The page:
Beauty products that treat aging skin on the face and neck account for some of the fastest growing sales in the skincare market.  Let’s not forget that the same factors that cause sagging skin and wrinkles on the face affect the skin on the extremities as well.  Sun damage from years of unprotected UV exposure is the key reason that skin on the arms, hands and legs becomes papery thin and prone to bruising and tearing.

Even if you have not been an avid sunscreen user, it’s not too late to help prevent further damage.  To help protect the skin from sun damage going forward, it’s important to use a product that will provide a 30 SPF or higher.  It is equally as important to choose a product that offers UVA protection too.

UVA is responsible for most of the skin aging effects of a life in the sun.  SkinHealth Technology’s UV SkinCare Daily Facial Light Lotion Sunscreen provides 35 SPF with a high level of UVA protection – perfect for the arms, legs and face.  This light weight formula is also oil and fragrance free – perfect for daily use.

To help restore sun-damaged skin’s elasticity, plumpness, and resistance to bruising and tearing, the BruiseCare® product line by SkinHealth Technology is a great system. Both products contain arnica montana, a powerful homeopathic anti-inflammatory that helps the body reabsorb trapped blood and fluid more efficiently, along with three other advanced ingredients – a peptide, a polysaccharide and an anti-oxidant.

BruiseCare®X8 Treatment Balm is a highly effective treatment to help improve the appearance of bruised skin. BruiseCare®X4 Skin Conditioner strengthens, nourishes and softens for more youthful looking skin.  Use them in conjunction for best results.

Vitamin D May Give 2012 Olympic Athletes an Edge

Exercise Increases Vitamin DAccording to an article in The Post Chronicle, a paper published by The American College of Sports Medicine determined that vitamin D may give athletes an advantage in the 2012 Olympics.

Athletic Performance and Vitamin D, (originally published in 2009) said vitamin D improves reaction time, muscle strength, speed and endurance. In fact, from the 1950s through the 1980s, Russian and German Olympic training techniques included using sunlamps to stimulate vitamin D production in their athletes to increase performance and reduce injuries. At that time this was considered controversial, but it was countered that rather than an unfair advantage, the doctors and trainers were providing them a healthy vitality by assuring vitamin D sufficiency.¹

The piece also draws a correlation to the 1968 Summer Olympics in Mexico City. It states that few athletes live in such a sun-rich environment, so they don’t have naturally high 25(OH)D levels and many may be deficient.  The athletes arrived early that year to acclimate to the 7,400 foot altitude.  During the games a number of new world records were set and Americans won more medals, especially in outdoor sports. The combination of altitude, equatorial location, and summer would have provided a large amount of ambient UVB to convert into full stores of vitamin D in the athletes’ bodies, perhaps contributing to the exceptional performances that year.¹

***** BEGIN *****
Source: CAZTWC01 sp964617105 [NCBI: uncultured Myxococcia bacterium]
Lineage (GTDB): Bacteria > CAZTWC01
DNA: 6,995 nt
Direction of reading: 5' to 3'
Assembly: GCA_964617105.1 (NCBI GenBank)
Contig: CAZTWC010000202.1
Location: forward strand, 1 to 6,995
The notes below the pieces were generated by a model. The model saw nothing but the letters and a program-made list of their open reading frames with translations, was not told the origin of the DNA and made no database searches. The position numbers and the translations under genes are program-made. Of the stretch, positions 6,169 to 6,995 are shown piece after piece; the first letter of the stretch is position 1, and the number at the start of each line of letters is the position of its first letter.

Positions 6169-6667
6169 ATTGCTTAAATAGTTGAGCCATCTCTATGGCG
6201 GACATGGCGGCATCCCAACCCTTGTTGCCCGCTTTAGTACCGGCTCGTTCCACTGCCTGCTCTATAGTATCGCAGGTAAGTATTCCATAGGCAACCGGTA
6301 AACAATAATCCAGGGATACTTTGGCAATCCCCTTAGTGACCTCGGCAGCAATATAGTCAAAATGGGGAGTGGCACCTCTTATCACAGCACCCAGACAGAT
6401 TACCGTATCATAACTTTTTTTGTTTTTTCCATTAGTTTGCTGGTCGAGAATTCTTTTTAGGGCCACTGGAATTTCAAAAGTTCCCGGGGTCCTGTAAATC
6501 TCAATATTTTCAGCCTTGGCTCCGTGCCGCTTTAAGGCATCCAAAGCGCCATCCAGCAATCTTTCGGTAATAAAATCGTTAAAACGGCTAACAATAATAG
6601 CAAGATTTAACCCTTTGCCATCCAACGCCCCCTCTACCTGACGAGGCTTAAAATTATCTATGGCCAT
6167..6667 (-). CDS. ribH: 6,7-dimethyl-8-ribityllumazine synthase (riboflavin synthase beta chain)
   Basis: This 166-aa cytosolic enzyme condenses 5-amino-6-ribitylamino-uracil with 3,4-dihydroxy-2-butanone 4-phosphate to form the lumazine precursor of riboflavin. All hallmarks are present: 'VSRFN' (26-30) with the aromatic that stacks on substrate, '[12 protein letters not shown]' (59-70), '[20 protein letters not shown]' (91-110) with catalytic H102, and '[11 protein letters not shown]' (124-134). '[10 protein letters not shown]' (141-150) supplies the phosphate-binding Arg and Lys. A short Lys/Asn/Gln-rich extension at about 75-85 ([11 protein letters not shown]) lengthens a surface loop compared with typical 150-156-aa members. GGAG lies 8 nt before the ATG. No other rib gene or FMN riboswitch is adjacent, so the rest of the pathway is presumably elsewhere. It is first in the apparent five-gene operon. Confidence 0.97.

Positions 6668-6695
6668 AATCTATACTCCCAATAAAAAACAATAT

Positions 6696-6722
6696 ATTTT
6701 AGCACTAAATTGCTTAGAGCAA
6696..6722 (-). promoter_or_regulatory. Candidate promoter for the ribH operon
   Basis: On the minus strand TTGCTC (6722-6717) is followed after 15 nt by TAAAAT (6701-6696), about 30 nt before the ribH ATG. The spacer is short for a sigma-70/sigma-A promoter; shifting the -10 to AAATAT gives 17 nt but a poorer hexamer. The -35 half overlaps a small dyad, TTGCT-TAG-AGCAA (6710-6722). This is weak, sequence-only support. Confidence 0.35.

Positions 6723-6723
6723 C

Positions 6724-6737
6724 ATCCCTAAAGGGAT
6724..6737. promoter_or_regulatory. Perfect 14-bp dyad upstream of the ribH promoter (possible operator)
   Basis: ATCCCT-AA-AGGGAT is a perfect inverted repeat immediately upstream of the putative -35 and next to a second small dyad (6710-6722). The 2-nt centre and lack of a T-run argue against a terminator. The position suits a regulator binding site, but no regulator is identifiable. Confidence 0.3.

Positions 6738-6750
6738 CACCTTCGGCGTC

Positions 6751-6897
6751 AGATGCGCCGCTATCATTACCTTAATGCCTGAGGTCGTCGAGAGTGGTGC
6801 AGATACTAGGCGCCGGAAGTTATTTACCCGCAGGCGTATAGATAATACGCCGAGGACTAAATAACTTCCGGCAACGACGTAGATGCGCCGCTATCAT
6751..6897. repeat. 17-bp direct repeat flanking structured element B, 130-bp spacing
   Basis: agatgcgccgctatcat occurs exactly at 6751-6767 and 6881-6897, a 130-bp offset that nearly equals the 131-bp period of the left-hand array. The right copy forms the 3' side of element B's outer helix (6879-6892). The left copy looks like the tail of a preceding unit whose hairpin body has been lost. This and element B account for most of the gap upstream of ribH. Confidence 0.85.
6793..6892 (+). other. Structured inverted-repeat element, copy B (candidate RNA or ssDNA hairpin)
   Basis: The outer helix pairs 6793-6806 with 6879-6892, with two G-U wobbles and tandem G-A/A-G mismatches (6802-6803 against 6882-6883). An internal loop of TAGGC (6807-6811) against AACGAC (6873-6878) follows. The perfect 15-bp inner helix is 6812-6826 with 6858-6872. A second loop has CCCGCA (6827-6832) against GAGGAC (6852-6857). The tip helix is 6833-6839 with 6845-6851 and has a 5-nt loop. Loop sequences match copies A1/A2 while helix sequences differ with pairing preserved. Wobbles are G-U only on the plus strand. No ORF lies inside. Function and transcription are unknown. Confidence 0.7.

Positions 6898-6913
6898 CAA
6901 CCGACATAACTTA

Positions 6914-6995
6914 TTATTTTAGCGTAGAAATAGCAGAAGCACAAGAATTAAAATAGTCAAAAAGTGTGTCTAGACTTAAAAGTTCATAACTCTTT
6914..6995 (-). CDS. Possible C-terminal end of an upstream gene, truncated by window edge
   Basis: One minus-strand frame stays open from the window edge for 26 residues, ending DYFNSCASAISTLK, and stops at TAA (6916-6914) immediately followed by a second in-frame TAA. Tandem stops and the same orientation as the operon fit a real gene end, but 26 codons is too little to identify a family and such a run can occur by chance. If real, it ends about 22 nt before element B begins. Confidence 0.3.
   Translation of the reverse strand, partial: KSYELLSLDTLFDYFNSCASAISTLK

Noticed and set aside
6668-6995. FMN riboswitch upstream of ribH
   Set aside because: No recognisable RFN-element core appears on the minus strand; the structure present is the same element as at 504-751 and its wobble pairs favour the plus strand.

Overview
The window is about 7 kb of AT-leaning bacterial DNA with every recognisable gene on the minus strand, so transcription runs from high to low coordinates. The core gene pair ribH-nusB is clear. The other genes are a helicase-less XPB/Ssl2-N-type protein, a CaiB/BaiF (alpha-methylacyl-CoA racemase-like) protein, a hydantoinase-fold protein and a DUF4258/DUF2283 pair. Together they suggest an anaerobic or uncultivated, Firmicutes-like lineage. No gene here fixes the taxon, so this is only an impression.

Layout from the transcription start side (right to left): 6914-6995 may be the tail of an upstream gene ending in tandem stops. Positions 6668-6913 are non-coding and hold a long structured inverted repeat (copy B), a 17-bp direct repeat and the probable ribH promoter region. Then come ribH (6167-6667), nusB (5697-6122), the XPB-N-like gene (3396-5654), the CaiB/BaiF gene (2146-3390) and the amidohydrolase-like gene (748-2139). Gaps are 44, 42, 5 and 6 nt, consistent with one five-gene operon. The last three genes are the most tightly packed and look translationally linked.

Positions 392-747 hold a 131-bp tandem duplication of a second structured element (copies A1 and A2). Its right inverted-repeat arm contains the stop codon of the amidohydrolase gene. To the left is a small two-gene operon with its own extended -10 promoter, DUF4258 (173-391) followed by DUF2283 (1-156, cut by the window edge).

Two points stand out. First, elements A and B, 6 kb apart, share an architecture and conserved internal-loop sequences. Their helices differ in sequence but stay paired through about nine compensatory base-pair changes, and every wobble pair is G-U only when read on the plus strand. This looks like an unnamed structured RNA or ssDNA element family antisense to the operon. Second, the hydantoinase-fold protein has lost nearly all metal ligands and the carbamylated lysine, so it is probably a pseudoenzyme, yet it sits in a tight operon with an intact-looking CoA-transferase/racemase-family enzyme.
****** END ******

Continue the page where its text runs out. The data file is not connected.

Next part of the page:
Due to the many complications of vitamin D deficiency, including stress fractures and chronic musculo-skeletal pain which commonly affect athletes, sports medicine professionals may find that performance enhancement is a secondary benefit to the overall well-being of athletes in their care.¹


Vitamin D May Reduce Risk of Hospital-Acquired Infections

According to the Vitamin D Council, a paper published recently in Dermato-Endocrinology reviewed evidence that vitamin D can reduce the risk of hospital-acquired infections (HAIs).

The paper states: “Hospital-acquired infections (HAIs) are a leading cause of death in the US health care arena, with an overall estimated annual incidence of 1.7 million cases and 100,000 deaths. Pneumonia was the most likely disease, followed by bacteremias, urinary tract infections, surgical site infections, and others.”¹

Patients who are admitted to hospitals often do so as the result of other diseases linked to low vitamin D blood levels like cancer, cardiovascular disease, fractures, and infectious diseases. And HAIs are becoming more common due to several factors including a high number of people who might be infected and the use of antibiotics leading to antibiotic resistance bacteria.¹

“Low blood vitamin D concentration is an important risk factor for many types of infectious diseases, both bacterial and viral. The mechanisms include induction of cathelicidin and defensins, which have antimicrobial and antiendotoxin properties and affecting other aspects of the body’s innate immune system such as inflammatory cytokine response to infection.”²